Clay Chimney Cowls

Here at WT Knowles, we are often asked about clay chimney cowls. It might surprise you that there is more to learn than you would think. Before we talk about clay chimney cowls, let’s start off with what chimney cowls really are.

What is a cowl on a chimney?



Chimney cowls are usually made from red clay or metal coverings that are fitted to chimney pots. There are usually three types of material used to manufacture chimney cowls, with one being galvanised steel. This is the cheapest material used and more importantly the least robust, which leads to problems such as rust or can even start to disintegrate relatively quickly.

Whereas aluminium is more highly regarded, relatively robust and will not rust and nearly as cost effective as galvanised steel. However, it is not suitable for high temperatures and melt at temperatures approximately 600°C. The aluminium will therefore become difficult to weld so the chimneys cowls generated from this material are screwed or riveted together which may cause problems in freeze situations.

Another highly regarded material is stainless steel as it does not rust but is much more expensive than the other two materials we have mentioned. Chimney cowls produced from stainless steel are suitable for high temperatures have good resistance to acid contained in smoke and are considered the most robust material to produce chimney cowls and terminals.

Chimney cowls are designed to prevent wind from blowing the smoke back down into the room below, also known as downdraught. Usually, people install a chimney cowl is for this reason. Downdraught is caused by negative air pressure, which can be because of overhanging trees near your property, or your chimney may even be too short.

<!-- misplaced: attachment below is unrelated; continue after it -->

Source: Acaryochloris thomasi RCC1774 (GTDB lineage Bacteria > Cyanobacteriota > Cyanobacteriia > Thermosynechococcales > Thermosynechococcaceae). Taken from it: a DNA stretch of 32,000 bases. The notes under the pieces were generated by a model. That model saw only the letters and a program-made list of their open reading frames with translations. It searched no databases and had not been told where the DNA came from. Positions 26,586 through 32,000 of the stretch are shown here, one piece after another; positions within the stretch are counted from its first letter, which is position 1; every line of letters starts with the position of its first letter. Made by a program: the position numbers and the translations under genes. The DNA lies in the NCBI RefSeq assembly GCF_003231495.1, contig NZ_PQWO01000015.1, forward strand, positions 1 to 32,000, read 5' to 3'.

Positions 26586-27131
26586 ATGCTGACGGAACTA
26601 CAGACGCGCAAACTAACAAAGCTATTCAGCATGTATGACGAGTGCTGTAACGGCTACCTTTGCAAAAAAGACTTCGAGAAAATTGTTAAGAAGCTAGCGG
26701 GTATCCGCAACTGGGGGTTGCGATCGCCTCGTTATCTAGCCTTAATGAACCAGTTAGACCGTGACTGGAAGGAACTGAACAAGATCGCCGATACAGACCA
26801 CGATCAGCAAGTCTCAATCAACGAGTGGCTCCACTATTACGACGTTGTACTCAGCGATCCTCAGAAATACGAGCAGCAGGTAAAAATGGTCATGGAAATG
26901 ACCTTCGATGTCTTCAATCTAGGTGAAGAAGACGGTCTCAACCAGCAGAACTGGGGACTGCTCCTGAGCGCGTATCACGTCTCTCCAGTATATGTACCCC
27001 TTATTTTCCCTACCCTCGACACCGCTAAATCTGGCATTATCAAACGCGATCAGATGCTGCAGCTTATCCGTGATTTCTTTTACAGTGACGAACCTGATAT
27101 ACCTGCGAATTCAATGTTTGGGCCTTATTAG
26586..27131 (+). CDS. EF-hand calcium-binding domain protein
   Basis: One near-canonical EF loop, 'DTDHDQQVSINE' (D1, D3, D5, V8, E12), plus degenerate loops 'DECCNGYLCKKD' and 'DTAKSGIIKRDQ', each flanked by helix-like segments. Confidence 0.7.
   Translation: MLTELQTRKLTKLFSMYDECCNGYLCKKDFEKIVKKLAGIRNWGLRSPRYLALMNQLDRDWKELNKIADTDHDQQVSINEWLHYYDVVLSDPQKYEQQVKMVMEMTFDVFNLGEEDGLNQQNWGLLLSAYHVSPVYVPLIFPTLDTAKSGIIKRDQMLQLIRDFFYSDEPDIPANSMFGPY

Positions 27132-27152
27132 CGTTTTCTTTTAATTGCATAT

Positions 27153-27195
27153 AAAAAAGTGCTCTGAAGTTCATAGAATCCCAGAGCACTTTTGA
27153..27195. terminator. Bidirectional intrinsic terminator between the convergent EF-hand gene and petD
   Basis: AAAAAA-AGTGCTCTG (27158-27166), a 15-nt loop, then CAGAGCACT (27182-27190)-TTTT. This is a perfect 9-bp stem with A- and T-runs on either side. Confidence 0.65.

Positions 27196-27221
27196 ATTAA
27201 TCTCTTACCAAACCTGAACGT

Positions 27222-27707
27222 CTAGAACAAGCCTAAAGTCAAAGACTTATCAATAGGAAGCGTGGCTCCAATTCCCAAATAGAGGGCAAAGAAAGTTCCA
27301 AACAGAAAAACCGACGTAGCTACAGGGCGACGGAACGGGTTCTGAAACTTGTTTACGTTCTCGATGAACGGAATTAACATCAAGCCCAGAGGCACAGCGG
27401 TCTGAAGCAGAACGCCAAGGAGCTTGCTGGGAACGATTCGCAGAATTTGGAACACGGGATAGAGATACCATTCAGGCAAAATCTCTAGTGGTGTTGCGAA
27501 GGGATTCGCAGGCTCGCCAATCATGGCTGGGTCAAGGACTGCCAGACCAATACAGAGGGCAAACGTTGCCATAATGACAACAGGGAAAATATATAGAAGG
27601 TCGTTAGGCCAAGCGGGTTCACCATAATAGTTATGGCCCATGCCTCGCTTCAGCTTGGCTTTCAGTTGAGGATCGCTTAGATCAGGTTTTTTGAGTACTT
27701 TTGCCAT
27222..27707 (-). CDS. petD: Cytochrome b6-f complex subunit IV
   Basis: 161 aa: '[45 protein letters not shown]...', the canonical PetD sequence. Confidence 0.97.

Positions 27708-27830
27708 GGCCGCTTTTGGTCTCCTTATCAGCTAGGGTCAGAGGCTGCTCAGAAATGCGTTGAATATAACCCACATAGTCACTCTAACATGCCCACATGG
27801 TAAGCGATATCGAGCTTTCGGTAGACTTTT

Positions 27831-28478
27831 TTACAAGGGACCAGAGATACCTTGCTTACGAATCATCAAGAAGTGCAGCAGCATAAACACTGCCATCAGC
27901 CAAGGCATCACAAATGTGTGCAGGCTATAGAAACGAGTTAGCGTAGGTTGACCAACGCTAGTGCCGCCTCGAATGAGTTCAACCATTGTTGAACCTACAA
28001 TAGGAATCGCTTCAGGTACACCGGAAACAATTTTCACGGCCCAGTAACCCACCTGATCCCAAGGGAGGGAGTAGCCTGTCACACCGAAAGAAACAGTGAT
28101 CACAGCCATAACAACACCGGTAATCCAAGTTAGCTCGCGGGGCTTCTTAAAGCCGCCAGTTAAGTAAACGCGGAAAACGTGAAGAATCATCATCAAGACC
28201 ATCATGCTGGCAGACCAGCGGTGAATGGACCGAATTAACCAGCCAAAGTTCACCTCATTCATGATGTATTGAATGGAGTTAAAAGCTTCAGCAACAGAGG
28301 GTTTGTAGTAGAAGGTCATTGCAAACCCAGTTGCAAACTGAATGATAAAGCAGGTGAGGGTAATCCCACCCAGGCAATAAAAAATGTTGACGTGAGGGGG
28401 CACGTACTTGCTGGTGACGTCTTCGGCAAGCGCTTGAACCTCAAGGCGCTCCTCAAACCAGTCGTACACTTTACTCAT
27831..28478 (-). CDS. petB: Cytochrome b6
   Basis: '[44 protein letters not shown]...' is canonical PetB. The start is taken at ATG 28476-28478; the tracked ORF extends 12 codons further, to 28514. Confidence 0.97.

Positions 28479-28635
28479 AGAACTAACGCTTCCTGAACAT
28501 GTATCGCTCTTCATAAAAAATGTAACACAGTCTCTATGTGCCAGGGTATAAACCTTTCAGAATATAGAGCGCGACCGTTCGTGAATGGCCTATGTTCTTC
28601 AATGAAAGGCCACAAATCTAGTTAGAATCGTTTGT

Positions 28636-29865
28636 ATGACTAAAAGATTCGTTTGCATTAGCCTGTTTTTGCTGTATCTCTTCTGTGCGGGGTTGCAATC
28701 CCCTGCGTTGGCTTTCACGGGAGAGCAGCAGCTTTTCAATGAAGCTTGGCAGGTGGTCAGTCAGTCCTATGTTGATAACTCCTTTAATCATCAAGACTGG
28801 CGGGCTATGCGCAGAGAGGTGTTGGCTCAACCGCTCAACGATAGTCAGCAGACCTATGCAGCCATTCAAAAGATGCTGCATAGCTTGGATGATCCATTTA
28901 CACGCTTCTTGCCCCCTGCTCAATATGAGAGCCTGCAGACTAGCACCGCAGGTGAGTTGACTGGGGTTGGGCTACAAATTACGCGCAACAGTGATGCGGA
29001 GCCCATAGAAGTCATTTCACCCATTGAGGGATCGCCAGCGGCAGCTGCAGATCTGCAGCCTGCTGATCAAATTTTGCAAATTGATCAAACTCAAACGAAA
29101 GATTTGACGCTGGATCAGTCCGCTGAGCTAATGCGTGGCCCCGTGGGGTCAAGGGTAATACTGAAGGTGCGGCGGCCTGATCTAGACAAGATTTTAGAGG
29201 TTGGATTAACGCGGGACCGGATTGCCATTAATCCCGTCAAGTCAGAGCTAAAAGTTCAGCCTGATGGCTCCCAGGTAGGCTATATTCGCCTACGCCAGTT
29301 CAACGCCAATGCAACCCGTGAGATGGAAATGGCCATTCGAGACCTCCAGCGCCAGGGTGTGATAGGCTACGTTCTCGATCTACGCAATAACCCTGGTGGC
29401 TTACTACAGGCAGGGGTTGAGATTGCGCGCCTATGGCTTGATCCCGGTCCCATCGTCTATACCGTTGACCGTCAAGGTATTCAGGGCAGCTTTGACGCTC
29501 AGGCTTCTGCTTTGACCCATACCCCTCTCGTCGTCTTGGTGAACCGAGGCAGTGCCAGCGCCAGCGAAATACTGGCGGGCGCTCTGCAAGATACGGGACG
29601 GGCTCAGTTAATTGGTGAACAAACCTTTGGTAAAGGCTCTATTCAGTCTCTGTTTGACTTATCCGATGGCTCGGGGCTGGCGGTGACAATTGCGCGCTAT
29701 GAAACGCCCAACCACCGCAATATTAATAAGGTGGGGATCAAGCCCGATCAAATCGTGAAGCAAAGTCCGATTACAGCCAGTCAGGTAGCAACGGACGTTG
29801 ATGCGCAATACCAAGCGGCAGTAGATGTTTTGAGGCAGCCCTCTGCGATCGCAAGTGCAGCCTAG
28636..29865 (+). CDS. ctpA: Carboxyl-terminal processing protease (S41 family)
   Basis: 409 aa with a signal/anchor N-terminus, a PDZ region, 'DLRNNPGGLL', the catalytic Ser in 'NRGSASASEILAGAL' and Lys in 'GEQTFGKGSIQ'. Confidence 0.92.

Another use is to prevent animals, such as birds from blocking the chimney by building a more info nest or dying inside. Chimney cowls have a lid and wire to stop birds from entering your chimney. When the winter arrives, chimney cowls are designed to guard against rain and snow entering the chimney.

Can I install a chimney cowl myself?



Yes, you can install a chimney cowl yourself, as long as you can reach the top of your chimney easily. It is important you follow instructions carefully throughout and to be careful when installing. However, if the installation is difficult, it might be worth hiring a professional to complete the job on your behalf.

The best ways to improve your chimney draught



The main way to ensure that an issue with chimney downdraught is solved is to install an appropriate anti-downdraught chimney cowl. By doing this the smoke and gases flow up the chimney and keep the fire burning beautifully and safely.

However, we have noticed an initial smoky downdraught can occur when in response to cold air in the chimney. Warming up the chimney by burning newspaper and small kindling when first lighting the fire will help hot air to rise and not be blocked by cooler air higher up.

Downdraught could still be an issue even after the chimney has had time to heat up, or happens only in windy conditions, then an anti-downdraught chimney cowl is probably the solution.

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